Plus, the gala dinner setup was gorgeous! (photo via NYCB)

For ballet nerds like me, there are few things more exciting than watching young dancers develop into beautiful, authoritative artists. Last night, New York City Ballet's spring gala opened with a work that let some of my favorite rising stars prove just how much they've grown up.

That'd be Christopher Wheeldon's Soirée Musicale, an alternately elegant and playful little ballet that gives nearly every cast member a moment in the spotlight. And what a cast it was!

We got Brittany Pollack, Lauren Lovette, Taylor Stanley and Chase Finlay, recently-promoted dancers I've followed since their apprenticeships. And then there were the newbies I've just begun to pick out of the corps: Sara Adams, Harrison Ball, Indiana Woodward and Peter Walker.  Nearly all of them are under the age of 25—many have only been in the company for a year or two—but they danced with the confidence of seasoned pros. A special highlight came toward the end: a poignant, romantic pas de deux for Lauren and Chase that signaled what might be the beginning of a beautiful partnership.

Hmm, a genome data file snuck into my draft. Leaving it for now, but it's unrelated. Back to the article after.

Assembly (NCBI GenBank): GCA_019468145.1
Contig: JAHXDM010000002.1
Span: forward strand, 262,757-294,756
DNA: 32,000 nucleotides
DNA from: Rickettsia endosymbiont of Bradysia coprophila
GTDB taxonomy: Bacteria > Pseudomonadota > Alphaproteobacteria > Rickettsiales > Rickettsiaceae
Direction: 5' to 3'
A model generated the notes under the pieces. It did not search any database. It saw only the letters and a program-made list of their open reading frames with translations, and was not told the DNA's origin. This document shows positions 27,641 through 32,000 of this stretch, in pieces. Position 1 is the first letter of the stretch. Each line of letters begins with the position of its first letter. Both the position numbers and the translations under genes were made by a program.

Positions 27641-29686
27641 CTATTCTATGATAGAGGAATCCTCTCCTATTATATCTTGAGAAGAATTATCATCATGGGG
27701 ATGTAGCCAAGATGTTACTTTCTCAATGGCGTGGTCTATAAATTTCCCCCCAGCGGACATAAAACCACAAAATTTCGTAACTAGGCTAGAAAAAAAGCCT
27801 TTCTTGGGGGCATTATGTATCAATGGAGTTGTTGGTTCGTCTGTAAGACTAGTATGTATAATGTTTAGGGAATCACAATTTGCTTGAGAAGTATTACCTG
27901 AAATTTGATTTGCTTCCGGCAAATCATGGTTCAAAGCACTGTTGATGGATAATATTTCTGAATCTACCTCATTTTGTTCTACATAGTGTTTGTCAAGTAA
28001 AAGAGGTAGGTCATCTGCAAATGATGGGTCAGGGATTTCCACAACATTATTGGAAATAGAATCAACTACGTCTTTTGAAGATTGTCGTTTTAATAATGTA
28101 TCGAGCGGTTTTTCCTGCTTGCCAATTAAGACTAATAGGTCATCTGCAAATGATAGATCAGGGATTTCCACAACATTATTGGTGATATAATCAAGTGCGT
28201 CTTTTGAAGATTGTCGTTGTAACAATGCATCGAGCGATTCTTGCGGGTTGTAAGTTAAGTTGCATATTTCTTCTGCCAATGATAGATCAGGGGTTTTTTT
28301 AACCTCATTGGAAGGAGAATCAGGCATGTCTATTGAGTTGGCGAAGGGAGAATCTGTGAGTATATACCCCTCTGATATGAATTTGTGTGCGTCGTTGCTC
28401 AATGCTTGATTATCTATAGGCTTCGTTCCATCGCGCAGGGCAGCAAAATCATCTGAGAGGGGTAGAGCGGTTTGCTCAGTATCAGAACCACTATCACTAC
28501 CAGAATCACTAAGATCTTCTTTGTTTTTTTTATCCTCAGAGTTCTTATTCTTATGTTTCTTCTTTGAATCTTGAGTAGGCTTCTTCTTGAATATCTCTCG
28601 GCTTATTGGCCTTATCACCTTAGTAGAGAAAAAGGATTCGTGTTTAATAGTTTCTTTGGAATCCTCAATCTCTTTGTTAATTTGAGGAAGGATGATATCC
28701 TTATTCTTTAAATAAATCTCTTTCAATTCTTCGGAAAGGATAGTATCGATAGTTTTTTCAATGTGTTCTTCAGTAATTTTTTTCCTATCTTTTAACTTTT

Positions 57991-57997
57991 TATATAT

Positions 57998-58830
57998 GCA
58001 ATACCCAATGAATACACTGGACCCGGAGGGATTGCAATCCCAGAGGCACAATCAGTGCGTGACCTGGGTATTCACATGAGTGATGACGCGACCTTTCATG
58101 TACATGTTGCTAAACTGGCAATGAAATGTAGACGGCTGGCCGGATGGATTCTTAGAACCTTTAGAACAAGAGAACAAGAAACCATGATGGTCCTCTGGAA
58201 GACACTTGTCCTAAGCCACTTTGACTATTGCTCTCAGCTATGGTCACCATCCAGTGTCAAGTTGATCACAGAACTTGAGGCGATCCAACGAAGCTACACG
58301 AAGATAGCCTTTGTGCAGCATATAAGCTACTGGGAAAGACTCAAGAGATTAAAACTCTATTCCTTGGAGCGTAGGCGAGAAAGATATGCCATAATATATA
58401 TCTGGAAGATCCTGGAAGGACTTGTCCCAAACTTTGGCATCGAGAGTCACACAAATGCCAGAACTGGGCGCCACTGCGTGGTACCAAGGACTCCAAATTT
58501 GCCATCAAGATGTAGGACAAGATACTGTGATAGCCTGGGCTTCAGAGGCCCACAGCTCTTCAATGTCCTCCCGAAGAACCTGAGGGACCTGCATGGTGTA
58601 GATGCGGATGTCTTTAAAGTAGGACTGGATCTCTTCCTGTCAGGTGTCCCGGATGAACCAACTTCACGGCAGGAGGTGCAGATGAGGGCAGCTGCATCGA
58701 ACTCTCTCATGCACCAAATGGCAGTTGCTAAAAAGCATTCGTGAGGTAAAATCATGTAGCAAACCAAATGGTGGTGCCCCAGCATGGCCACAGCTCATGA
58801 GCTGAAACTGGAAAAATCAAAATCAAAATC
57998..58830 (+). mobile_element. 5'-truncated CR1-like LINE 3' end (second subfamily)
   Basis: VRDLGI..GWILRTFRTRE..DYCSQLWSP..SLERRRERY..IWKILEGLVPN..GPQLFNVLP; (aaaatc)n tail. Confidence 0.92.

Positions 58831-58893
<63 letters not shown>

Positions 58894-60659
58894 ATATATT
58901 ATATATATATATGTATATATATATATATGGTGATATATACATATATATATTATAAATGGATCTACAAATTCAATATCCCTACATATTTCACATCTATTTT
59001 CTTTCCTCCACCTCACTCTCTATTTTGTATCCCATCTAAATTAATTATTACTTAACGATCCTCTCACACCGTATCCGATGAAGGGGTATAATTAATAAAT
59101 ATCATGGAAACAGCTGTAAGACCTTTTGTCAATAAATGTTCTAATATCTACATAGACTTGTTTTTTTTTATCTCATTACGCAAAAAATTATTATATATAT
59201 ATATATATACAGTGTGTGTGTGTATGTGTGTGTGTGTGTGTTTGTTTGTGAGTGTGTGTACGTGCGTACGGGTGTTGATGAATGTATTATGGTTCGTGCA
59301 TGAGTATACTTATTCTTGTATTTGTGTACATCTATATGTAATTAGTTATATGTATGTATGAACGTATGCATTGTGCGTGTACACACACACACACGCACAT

The gala was packed with many other fun treats too, of course. There was a second premiere by Wheeldon, a pas de deux in homage to Jerome Robbins' West Side Story danced by the sublime Tiler Peck and Robert Fairchild. There was the exhilarating nonstop acceleration of the final section of Robbins' Glass Pieces, featuring what seemed like the entire company. Queen Latifah stopped by to serenade Sterling Hyltin and Amar Ramasar as they glided through Balanchine's "The Man I Love" pas de deux from Who Cares?. And Ashley Bouder and Andrew Veyette had a jaw-dropping "anything you can do, I can do better" competition in the cheeky Stars and Stripes pas de deux.

But it was those young, newly-minted stars that stuck with me as I left Lincoln Center last night. In a gala that was all about high-wattage brilliance, they shone brightest.

New York City Ballet sure knows how to finish a production with a bang. Just as the company's whirlwind two weeks of The Sleeping Beauty came to an end, ballet master in chief Peter Martins announced the promotion of eight dancers: Sara Adams, Harrison Ball, Emilie Gerrity, Joseph Gordon, Unity Phelan, Troy Schumacher and Indiana Woodward were all promoted to soloist, and Russell Janzen was promoted to principal!

It's no surprise—NYCB's roster is bursting with talent and personality, and all these dancers have stood out in one way or another over the years (and shoutout to Woodward's shining face in our "Shades of Spring" fashion feature!). Congratulations to everyone on their well-deserved promotions!

Russell Janzen and Sterling Hyltin in Balanchine's Duo Concertant (photo by Paul Kolnik)

 

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